Currently, services as well as equipment needed in terms of the remote technology are readily available in the market for the application in most projects in the field of the spent fuel management. Some extensive applications of the remote system technology are most likely to become possible in future. This is due to the fact that innovative nuclear systems have recently attracted a growing interest in the search for both a sustainable and safe nuclear energy (Kolarik & Renard, 2003). This has also been made possible by the recognition of the potential of nuclear energy and spent fuel processing in new economies in the world. Therefore, current technologies are seeking for initiatives which can address the question of future energy requirements as well as sustainable utilization of the nuclear energy in a way that will significantly minimize the nuclear waste.

Advantages, Disadvantages and Limitations of the Source

As a source of energy, the spent fuel has some advantages, disadvantages and limitations, as well. In this regard, the following section discusses the abovementioned aspects related with the further implementation of the spent fuel.

Advantages

The spent fuel is renewable; hence, it can be used for a long period without running out. This is due to the fact that the spent fuel is made up of small radioactive isotopes which have a substantially long half-lives. Therefore, it takes a lot of time before this energy is completely depleted. With a proper process of reprocessing, the spent fuel can be used for several years, hence making it a sustainable form of energy. Additionally, the spent fuel is able to produce considerably more energy as compared to other sources of energy such as the hydroelectric energy (Bruno & Ewing, 2006). This is because of the rapid and massive heat that is produced during the fission process. Being renewable, this form of energy requires less maintenance as compared to the traditional generators of energy. Similarly, it is cost effective to a considerable degree. This is due to the fact that this form of energy is obtained as a result of the recycling process. The spent fuel is primarily a product of nuclear waste; as a result, using the spent fuel as a form of energy does not cost as much as other forms of energy do. Additionally, using it is crucial in reducing the environmental destruction; whereas the majority of other forms of energy are responsible for the environmental degradation. For instance, energy from petroleum products leads to a severe environmental damage (Bruno & Ewing, 2006). Meanwhile, recycling of the spent nuclear fuel ensures that harmful and toxic elements are not released into the environment. Thus, it guarantees that the ecology of the world is not adversely affected.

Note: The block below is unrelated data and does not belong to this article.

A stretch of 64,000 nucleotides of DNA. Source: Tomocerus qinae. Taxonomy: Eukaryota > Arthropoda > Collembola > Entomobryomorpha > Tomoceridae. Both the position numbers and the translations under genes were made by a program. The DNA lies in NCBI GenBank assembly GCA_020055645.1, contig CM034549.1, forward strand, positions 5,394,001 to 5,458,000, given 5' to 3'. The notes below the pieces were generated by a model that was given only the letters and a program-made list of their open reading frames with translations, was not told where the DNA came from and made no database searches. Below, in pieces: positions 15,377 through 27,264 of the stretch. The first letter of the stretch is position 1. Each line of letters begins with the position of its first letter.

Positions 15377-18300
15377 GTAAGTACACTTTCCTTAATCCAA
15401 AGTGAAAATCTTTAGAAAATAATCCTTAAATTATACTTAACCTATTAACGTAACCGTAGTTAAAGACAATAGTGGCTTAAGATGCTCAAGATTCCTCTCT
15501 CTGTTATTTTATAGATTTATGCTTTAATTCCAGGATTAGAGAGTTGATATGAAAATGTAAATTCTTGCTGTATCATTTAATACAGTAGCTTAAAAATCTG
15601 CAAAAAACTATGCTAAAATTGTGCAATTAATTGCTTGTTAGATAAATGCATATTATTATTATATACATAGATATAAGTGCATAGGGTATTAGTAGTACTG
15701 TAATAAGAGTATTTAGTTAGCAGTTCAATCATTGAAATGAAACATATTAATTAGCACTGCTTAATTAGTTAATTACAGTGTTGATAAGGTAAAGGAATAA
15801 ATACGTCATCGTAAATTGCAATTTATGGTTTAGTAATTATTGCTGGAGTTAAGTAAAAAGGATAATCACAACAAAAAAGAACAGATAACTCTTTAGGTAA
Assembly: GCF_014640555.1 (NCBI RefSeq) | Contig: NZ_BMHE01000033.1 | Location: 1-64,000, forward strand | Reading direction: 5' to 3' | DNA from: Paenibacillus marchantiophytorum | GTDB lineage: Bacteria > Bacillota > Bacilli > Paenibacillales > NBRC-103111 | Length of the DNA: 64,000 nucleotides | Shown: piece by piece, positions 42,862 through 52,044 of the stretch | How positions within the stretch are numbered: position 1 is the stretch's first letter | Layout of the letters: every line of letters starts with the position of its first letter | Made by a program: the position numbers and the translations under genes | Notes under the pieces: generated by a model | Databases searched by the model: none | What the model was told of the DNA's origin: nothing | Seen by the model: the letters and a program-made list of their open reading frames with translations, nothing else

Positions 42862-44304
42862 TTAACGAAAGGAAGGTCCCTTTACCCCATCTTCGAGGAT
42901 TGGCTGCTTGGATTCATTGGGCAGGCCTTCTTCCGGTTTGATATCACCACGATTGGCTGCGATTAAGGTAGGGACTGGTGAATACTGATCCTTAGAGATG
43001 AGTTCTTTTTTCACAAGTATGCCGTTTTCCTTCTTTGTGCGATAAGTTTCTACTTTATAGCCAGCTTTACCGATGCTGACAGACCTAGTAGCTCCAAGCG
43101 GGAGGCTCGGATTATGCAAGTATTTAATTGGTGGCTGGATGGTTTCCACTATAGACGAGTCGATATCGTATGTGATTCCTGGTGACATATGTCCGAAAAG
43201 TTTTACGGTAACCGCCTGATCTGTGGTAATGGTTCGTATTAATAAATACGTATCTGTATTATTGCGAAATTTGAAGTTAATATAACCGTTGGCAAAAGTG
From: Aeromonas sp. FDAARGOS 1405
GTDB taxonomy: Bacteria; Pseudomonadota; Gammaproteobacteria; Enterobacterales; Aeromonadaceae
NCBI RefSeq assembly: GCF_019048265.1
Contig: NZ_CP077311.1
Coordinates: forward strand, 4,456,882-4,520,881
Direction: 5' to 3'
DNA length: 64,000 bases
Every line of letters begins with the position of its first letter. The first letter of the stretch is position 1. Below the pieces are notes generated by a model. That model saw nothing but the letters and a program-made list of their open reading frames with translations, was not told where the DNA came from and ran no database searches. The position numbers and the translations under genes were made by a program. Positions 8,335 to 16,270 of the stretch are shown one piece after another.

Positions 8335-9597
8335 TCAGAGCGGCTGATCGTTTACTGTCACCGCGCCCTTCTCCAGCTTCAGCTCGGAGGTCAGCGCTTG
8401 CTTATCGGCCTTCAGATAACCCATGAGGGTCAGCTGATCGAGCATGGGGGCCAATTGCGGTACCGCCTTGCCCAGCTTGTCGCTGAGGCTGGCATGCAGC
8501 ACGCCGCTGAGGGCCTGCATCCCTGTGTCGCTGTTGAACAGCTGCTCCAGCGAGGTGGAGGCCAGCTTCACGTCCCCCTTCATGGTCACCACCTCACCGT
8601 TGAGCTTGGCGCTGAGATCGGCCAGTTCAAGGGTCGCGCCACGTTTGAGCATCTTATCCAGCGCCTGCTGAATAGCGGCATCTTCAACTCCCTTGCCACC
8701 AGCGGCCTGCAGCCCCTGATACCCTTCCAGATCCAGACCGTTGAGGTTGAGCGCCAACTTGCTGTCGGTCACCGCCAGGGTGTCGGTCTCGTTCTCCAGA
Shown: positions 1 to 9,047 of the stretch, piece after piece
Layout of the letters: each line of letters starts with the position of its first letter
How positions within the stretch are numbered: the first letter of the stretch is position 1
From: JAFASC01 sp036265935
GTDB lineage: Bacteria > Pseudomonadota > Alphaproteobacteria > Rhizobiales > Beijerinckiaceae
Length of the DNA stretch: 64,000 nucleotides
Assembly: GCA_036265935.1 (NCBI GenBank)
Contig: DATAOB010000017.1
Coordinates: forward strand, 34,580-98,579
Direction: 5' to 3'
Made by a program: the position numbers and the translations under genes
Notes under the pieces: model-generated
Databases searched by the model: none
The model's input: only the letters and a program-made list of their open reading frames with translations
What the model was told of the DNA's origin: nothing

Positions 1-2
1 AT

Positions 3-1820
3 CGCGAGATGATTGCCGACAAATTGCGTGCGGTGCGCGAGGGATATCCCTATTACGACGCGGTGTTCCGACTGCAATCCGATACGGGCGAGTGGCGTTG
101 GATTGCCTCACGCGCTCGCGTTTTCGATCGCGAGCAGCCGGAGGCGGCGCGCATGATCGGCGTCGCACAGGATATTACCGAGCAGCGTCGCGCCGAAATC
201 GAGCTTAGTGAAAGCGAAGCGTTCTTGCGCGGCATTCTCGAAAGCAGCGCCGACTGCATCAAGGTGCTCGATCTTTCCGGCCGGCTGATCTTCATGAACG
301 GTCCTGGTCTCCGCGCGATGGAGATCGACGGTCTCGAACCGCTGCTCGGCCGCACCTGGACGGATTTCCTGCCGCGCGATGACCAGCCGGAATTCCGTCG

Disadvantages

The abovementioned source of energy is associated with radioactive elements, which if released into the environment can be harmful and highly dangerous to human beings. The radioactive elements are cancerous to a considerable degree; hence, they require a lot of protection in order to ensure that they do not reach the environment. Due to this, constructing of power plants requires many resources that in most instances cost millions of dollars (Paiva & Malik, 2004). These power plants must be fitted with protection materials, which ensure that both operators in the plant as well as the outside environment are not exposed to dangers. In case of fire breakouts, nuclear reactors may lead to a massive disaster. In instances, where such a disaster occurred in the past, the consequences were highly devastating, resulting in destroying of a lot of property, killing and displacing people. Therefore, this source of energy demands a specific approach and a lot of care in its handling (Kortelainen et al., 2010). Disposing of the waste from the reactions also requires a significant amount of investments as the waste products are harmful and toxic to a substantial extent. Additionally, reprocessing can lead to potential nuclear terrorism, which is a dangerous issue, especially during this particular period of time, when terrorism has become a security concern on a global scale (Bruno & Ewing, 2006).

Limitations

Recycling this form of energy requires a lot of expertise and skills which workers in most countries may not be able to acquire. For instance, the technology required in the storage of the spent waste is quite complicated. Thus, the developing economies may not be in a position to acquire a specific equipment that is necessary in this regard. Therefore, this leaves these countries with no option, rather than having to use the traditional forms of energy (Paiva & Malik, 2004). In general, the use of nuclear energy requires the precise adherence to specific stipulated standards which must be followed by all facilities containing nuclear reactors. In some countries, especially the developing ones, these standards are a burden and hard to fulfill. As a result, these countries are deprived of the possibility to use this source of energy.